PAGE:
- January 28, 2015
- Posted by: Kurlan & Associates, Inc.
- Categories: Monthly Tips, Strategy
In every sales call there comes a point where nothing is going to happen unless the salesperson does something. It could be the point where you haven’t heard any compelling reasons. It could be the point where you need to qualify your prospect. It could be the point where you need to close. It could be the point where you need to build value. It could be some other point.
At this point in time, you have two choices: you can either do what the situation calls for; or you can do what you’re comfortable with. Most salespeople choose the latter. Their arsenal of what they consider comfortable usually includes either presenting or giving out references, but seldom utilizes asking the next tough question.
Asking tough questions is really the single thing you must master. For instance, if you golf, and you want to lower your score, you must master putting. If you play tennis, and you want to win more often, you must master your net game. If you want to close more business, you must master the art of asking good, tough timely questions. I don’t care how good your presentations are. I don’t care how much you know about your product or service I don’t care how strong your relationships are. If you can ask lots of good questions, you’ll close lots of business. If not, you’ll get some business because of your knowledge and relationships but it will come when your prospects can’t wait any longer and more often than not, it will go to your competition.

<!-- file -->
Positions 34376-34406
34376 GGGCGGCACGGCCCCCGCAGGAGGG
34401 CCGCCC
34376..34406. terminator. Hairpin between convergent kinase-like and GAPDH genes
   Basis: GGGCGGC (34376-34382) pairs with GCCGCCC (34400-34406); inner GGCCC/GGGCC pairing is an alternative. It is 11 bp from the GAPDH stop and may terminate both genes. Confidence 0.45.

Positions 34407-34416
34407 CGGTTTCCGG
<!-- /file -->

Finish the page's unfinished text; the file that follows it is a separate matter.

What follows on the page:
You’ll need good questions to get appointments on your way to 1st base. You’ll need good questions to turn your suspect into a prospect on the way to 2nd base. You’ll need good questions to turn your prospect into a qualified opportunity on the way to 3rd base. And you’ll need good questions to learn whether the solution you provided on the way home is both needs and cost appropriate. Finally, you’ll need the 3 questions that make up the Inoffensive Close to get the business signed and sealed. You can find all of the questions you’ll need in Baseline Selling. Review the chapters on Getting to 1st, 2nd and 3rd Bases as well as the chapter on running home.